Truckers would have to pay twice as much to base plate their trucks in Illinois under legislation in the state’s House.
Rep. LaShawn Ford, D-Chicago, is the sponsor of a bill that would have commercial vehicles pay double the flat weight tax rates to be paid each registration year. For truck registrations of 80,000 pounds, the fee for tags would increase to $5,580 – up from $2,790.
To add insult to injury, truckers also would pay more for the commercial distribution fee because it is a percentage tax paid on registrations for trucks in the state. The amount is a 14.35 percent surcharge of the registration fees.
Ford said the state needs to look at ways to fund the capital construction bill, and this is one option. He noted that truck fees might be a better option than imposing a tax on business.
“We could raise the fees, which in turn they could write it off as expenses. That’s the reason why the idea came forward,” Ford told Land Line. He also acknowledged that “no one likes to pay more.”
Owner-operator and OOIDA member Dan Reed of Assumption, IL, was taken aback by news of the House bill that seeks to gouge deep into his pocketbook.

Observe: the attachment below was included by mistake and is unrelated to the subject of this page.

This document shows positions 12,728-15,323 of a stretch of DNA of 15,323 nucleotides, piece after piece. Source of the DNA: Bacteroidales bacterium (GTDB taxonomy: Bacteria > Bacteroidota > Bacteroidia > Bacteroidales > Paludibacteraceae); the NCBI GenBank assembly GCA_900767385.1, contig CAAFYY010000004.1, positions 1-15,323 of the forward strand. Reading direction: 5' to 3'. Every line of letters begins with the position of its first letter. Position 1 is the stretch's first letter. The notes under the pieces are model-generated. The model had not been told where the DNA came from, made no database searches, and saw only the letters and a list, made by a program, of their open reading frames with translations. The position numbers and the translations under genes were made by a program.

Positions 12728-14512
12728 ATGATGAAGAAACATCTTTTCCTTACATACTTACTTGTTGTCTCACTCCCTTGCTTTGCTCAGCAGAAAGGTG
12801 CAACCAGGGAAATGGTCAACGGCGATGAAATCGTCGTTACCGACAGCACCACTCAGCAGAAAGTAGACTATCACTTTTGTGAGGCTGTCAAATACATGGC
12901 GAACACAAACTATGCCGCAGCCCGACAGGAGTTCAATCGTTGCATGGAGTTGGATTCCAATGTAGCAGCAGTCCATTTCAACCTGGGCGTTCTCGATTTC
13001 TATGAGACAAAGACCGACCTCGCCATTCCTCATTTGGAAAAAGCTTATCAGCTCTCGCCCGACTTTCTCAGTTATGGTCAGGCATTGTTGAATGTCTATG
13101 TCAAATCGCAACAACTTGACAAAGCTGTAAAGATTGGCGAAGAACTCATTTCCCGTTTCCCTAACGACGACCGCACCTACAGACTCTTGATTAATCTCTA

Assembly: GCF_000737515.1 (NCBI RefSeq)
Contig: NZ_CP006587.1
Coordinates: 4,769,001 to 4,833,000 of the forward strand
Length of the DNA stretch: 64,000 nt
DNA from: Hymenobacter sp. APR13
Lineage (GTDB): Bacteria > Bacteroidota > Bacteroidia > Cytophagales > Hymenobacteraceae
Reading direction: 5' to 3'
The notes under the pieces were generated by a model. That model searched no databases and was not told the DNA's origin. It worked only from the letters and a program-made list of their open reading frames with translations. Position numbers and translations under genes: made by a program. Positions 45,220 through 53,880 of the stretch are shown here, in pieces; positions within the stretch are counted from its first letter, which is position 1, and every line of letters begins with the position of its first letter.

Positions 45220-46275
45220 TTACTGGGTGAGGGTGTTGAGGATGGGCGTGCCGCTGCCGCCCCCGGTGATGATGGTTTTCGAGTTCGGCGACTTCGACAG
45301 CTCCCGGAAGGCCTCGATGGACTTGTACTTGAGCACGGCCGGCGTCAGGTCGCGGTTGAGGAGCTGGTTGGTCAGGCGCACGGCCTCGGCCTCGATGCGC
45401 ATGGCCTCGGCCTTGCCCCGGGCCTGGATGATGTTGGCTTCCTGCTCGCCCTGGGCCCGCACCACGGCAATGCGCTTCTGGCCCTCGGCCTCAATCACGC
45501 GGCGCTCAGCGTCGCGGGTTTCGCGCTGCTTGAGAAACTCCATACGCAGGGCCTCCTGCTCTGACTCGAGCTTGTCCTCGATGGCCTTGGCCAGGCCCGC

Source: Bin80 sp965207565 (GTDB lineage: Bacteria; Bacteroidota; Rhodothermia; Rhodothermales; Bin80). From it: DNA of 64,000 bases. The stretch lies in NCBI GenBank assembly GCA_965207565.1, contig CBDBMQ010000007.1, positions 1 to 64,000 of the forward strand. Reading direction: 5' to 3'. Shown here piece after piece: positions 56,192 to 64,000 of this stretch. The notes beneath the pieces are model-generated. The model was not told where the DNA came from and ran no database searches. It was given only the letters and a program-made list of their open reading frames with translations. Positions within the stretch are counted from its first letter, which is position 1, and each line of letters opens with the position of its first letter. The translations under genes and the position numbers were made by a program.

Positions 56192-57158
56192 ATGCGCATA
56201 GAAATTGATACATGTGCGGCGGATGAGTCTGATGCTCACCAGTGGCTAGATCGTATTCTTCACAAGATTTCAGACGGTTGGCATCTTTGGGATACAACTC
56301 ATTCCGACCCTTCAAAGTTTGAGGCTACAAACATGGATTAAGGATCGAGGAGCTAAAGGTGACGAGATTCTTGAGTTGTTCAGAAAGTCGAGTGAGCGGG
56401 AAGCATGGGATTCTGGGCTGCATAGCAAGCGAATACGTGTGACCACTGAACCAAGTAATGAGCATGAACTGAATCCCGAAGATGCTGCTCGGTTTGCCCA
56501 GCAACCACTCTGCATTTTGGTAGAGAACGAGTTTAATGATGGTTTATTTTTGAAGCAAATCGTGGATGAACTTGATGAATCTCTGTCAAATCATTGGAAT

Count Reed among the truckers who pay $2,790 for their base plates each year and chip in another $400 to cover the commercial distribution fee that was added a few years ago. Add it all up and he pays nearly $3,200 a year to tag his truck.
If Ford’s bill becomes law, the fee for Illinois truckers like Reed would double to about $6,400.
Like so many other truckers in his position, Reed said the financial hit would be devastating. “I would have to come up with twice as much money,” he told Land Line.
The problem, however, is it’s never that easy to double your income.
“The profit margin is pretty slim right now, for everybody. And in order to come up with twice as much money for plates, you have to have twice as much money coming in. If I double what I charge, they aren’t going to just say yes,” Reed said.
What is especially difficult for Illinois truckers to understand is why state lawmakers seemingly tend to view them as “cash cows.”
If Ford’s plan gains passage in the statehouse, Reed said he would be left with few options. “It’s probably going to shove me out because I’ll probably either have to go to the bank or go to someone who can provide me a base plate.”
Rep. Ford said he is willing to work with truckers to come up with a viable solution.
“I will do my best to make sure we do what’s right for Illinois truckers. If this is not the best way, then it will not happen,” he said. “If this is proven to be more harmful to the industry than helpful, then this will be off the table in a heartbeat.”
The bill – HB448 – is in the House Transportation Regulation, Roads and Bridges Committee. It is scheduled to come up for consideration Wednesday, Feb. 18.
To view other legislative activities of interest for Illinois in 2009, click here.
– By Keith Goble, state legislative editor
Editor’s Note: Please share your thoughts with us about the legislation included in this story. Comments may be sent to email@example.com.